This 2-day workshop is associated with the 2005 J.H. Oort professor, Anneila Sargent from the California Institute of Technology.
The formation of stars from collapse of a slowly rotating cloud core inevitably leads to the formation of a rotating circumstellar disk. This disk plays a critical role in the subsequent evolution of the system. Matter is accreted from the envelope through the disk onto the growing star. The disk also shapes the bipolar outflows, since the protostellar wind can only escape in directions perpendicular to the disk. Finally, the formation of planets occurs in the disk through coagulation and settling of the grains to larger and larger particles. It is clear that the mass, size, shape, temperature, density and composition of the disk must change during this period, which lasts from a few 10^4 to a few 10^6 yr. after cloud collapse.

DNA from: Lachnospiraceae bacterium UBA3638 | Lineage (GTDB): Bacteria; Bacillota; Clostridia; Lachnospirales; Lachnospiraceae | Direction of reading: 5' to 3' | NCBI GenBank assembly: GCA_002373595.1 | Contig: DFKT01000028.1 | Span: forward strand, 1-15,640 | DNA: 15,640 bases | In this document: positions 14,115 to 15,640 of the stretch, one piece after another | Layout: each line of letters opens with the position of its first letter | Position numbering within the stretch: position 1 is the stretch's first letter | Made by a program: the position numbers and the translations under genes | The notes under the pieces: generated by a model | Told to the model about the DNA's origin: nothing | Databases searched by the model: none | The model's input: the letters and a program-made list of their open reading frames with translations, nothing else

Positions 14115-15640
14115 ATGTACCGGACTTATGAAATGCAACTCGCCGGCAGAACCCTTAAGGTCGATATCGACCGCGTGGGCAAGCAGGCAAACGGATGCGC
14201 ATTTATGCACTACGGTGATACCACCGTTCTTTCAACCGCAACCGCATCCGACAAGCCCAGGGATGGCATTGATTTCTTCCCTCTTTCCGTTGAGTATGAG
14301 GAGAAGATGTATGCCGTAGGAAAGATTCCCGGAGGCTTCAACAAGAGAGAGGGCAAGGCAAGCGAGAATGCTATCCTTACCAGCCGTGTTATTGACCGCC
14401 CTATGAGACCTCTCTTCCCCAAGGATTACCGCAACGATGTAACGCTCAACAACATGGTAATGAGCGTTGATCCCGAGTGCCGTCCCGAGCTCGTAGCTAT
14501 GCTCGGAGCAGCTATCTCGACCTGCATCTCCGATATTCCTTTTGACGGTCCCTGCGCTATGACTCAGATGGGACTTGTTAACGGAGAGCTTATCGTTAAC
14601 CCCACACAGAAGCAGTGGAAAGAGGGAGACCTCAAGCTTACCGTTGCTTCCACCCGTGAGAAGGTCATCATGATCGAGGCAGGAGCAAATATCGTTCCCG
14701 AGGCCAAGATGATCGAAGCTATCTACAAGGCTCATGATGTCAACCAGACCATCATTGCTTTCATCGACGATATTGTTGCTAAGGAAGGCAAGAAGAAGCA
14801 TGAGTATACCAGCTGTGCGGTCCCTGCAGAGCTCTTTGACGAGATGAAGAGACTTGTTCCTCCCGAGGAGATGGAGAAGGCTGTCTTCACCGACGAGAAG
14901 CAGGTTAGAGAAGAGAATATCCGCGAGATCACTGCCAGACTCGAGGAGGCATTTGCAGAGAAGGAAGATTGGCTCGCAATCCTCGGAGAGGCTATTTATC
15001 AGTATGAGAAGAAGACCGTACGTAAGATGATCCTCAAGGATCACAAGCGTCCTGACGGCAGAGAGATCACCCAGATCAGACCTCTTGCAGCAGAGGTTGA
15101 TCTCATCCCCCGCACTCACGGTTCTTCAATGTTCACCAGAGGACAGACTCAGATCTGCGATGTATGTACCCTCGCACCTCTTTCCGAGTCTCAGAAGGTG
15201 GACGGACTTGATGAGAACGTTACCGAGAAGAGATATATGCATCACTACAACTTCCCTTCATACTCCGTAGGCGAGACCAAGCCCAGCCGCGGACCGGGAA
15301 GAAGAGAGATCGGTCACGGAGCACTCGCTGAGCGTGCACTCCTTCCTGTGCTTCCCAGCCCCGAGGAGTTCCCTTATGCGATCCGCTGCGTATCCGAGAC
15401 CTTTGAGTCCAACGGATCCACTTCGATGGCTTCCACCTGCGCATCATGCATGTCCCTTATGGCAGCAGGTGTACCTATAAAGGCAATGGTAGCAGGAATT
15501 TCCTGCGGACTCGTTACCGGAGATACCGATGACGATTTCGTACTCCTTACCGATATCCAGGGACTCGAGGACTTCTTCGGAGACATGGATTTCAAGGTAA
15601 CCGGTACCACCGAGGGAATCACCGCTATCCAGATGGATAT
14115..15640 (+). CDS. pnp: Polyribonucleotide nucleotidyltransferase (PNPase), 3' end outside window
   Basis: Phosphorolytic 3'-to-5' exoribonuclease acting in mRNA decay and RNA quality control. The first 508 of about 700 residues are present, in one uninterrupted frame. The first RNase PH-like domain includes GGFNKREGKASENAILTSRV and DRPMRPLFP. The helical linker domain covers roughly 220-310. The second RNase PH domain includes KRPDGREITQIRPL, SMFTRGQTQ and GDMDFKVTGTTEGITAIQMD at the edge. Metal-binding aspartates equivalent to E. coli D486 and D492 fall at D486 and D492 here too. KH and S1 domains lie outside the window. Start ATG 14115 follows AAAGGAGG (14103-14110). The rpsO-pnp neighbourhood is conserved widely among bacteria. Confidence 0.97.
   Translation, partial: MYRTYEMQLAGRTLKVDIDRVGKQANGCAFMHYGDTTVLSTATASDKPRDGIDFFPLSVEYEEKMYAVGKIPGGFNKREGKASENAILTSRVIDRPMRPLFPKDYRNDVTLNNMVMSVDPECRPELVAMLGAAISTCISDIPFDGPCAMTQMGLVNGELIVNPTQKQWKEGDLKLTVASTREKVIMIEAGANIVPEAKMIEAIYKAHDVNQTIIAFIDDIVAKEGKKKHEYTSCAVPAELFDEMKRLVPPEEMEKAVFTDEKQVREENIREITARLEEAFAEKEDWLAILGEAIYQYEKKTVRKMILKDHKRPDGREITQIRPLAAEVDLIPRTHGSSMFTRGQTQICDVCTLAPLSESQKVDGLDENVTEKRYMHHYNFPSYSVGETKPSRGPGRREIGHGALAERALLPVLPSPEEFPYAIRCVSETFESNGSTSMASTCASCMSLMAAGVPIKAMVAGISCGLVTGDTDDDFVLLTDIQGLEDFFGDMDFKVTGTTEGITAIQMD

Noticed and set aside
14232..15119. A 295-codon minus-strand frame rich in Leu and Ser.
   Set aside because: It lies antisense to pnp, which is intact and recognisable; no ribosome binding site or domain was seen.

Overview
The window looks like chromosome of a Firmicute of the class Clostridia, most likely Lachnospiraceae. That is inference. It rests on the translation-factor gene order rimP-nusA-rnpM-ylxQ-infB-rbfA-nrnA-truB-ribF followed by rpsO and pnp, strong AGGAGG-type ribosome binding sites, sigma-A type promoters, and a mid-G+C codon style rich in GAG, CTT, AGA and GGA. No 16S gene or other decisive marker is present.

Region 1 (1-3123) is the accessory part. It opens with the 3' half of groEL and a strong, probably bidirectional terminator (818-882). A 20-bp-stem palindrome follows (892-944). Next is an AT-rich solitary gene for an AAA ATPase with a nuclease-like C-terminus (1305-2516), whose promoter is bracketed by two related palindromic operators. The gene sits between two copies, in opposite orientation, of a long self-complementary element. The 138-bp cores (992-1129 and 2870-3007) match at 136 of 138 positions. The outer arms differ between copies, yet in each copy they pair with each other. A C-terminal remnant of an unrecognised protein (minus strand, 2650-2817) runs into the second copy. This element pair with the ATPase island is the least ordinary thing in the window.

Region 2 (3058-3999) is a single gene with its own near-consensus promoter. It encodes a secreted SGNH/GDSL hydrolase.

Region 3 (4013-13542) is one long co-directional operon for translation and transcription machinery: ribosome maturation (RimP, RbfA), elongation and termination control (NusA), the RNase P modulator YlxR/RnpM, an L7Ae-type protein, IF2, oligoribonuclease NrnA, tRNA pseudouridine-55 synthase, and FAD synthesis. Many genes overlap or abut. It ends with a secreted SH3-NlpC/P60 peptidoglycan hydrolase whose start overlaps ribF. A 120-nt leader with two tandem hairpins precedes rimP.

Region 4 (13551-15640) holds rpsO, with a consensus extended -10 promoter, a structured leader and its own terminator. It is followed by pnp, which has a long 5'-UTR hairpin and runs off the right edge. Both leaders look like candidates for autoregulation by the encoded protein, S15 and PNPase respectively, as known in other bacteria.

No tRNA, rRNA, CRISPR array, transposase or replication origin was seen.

Much attention has been paid to the later stages of disk evolution, when the gas has disappeared and planets may have formed. It is the purpose of this 2-day workshop to focus on the earlier phases when star- and planet-formation are still in full swing.
The workshop will focus on three aspects of disk evolution:
- Disks in the embedded phase
- Mixing processes in disks
- Grain growth and grain settling
These topics are particularly timely since new data from the Spitzer Space Telescope, large ground-based optical telescopes, infrared interferometers, and millimeter interferometers provide a wealth of new insight. The workshop will bring together key observers from the infrared and millimeter communities, as well as theorists.